Apr 18, 2017 | By Tess
British law firm DMH Stallard recently conducted a research study to see what companies thought of the potentials and risks of using 3D printing technologies for prototyping and manufacturing. And while the research showed that most companies were excited about additive manufacturing, it also suggested that most companies are perhaps not worried enough about the risks that the technology could pose to their intellectual property.
For its research, DMH Stallard approached a variety of companies that are already or starting to use 3D printing for the production of prototypes and final parts, as well as companies that are working on the development of 3D printing software, especially software that is geared towards design protection. The study was initiated to see how companies were reacting to the potential risks of 3D printing tech, namely, how it could make counterfeiting much easier.
Before we get into that, let’s first look at the main reasons that companies said they were excited about 3D printing technologies: The first main point was supply chain disruption, which essentially means that 3D printing will enable companies to have greater control over their supply chains with the ability to produce their own parts. The second reason was mass customization, or the ability to more easily produce customized parts or goods without the need for expensive tools and processes. The third was reverse engineering, which means that companies can create models based on existing products. And the final main reason was design possibility, meaning that 3D design and printing have opened the doors for complex manufacturing.
Despite these exciting factors, DMH Stallard seems wary that the companies they questioned were perhaps not concerned enough about the intellectual property risks of 3D printing.
Robert Ganpatsingh, partner at DMH Stallard
“Of the companies we spoke to, who all operated in a business-to-business environment, the majority believed that their IP would be safe if sensible precautions were taken to protect it," explained Robert Ganpatsingh, a partner at DMH Stallard. "While this attitude may not cost them today, as 3D printing improves, so does the ability of counterfeiters to rip off IP which is hugely valuable to organizations. Companies need to take steps now to ensure that they are protected in the future as the technology develops.“
To help companies better equip themselves for safely using 3D printing tech, DMH Stallard has outlined ten tips:
1. Evaluate and consider the advantages that 3D printing could offer the business through increased flexibility and shorter production times.
2. Secure 3D models and data internally and externally—do not send out 3D design files, but share models using web based geometrical model viewers.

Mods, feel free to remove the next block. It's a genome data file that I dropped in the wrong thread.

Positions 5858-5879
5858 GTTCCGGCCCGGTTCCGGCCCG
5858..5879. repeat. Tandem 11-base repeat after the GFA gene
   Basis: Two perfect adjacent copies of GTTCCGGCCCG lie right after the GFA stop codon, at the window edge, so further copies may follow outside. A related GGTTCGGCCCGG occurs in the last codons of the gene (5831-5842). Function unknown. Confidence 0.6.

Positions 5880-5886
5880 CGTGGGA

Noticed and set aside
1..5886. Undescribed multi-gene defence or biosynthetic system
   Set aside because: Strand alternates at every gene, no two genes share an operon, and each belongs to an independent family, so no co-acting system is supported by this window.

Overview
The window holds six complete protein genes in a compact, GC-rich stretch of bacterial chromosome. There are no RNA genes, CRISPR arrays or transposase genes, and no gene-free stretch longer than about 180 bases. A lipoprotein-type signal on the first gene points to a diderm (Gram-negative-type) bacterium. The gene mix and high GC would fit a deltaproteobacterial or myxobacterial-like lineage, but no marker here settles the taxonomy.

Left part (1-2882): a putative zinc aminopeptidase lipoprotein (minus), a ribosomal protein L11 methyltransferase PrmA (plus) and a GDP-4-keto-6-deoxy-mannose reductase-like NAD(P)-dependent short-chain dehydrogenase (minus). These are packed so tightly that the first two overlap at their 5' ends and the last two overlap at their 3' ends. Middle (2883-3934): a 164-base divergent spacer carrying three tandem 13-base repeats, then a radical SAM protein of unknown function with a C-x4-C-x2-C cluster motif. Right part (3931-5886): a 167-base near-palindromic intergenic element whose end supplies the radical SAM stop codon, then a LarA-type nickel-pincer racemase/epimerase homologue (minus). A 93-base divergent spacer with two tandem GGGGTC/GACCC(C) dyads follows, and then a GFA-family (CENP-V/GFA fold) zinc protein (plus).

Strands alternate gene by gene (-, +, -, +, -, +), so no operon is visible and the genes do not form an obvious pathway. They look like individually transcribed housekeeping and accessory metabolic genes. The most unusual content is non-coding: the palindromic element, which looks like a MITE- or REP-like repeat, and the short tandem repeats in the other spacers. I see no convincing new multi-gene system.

3. Invest in in-house 3D printing technology for prototype manufacturing.
4. Keep up to date with technology advancements and changes, ensure that existing development and protection strategies are not out-of-date or overtaken by new technologies.
5. Establish as many barriers and protections as possible to prevent your designs from being stolen or copied. These include design rights, patents, and trade marks.
6. Take care to separate and identify parts or products that may require individual or additional protections.
7. If clients or suppliers need access to 3D models, share them through online platforms where distribution is controlled. Additionally, it is suggested to establish a strict contract with any 3D printing services used for added protection.
8. For the manufacturing of production parts, keep close tabs on internal processes as well as any work done with sub-contractors.
9. For the manufacturing of production parts, protect the manufacturing process as well as the 3D designs.
10. Consider putting protections in place for materials you are using to manufacture parts, such as IP protections or through a contract with a materials supplier.
“One of the most attractive things about 3D printing is that manufacturing businesses need only move data to the printer to enable local manufacturing,” commented Ganpatsingh. “But this means whoever has that data has the keys to the castle. The UK develops innovative products that are the result of huge investments in research and development. Organizations need to protect their investment by making it as difficult as possible for counterfeiters to copy their products.“
The entire DMH Stallard report can be found here.
Posted in 3D Printing Technology
Maybe you also like:
- T-Bone Cape motion control board launches on Indiegogo
- New extruder could lower costs of 3D printing cellular structures for drug testing
- New Ninja Printer Plate for consumer 3D printing
- mUVe3D releases improved Marlin firmware for all 3D printers
- Zecotek plans HD 3D display for 3D printers
- Add a smart LCD controller to your Robo3D printer
- Maker Kase: a handy cabinet for 3D printers
- Heated bed for ABS printing with the Printrbot Simple XL
- Next gen all metal 3D printer extruder from Micron
- Pico all-metal hotend 100% funded in 48 hours, B3 announces Stretch Goal
- Create it REAL announces first 3D printing Real Time Processor
- A larger and more powerful 3D printer extruder on Kickstarter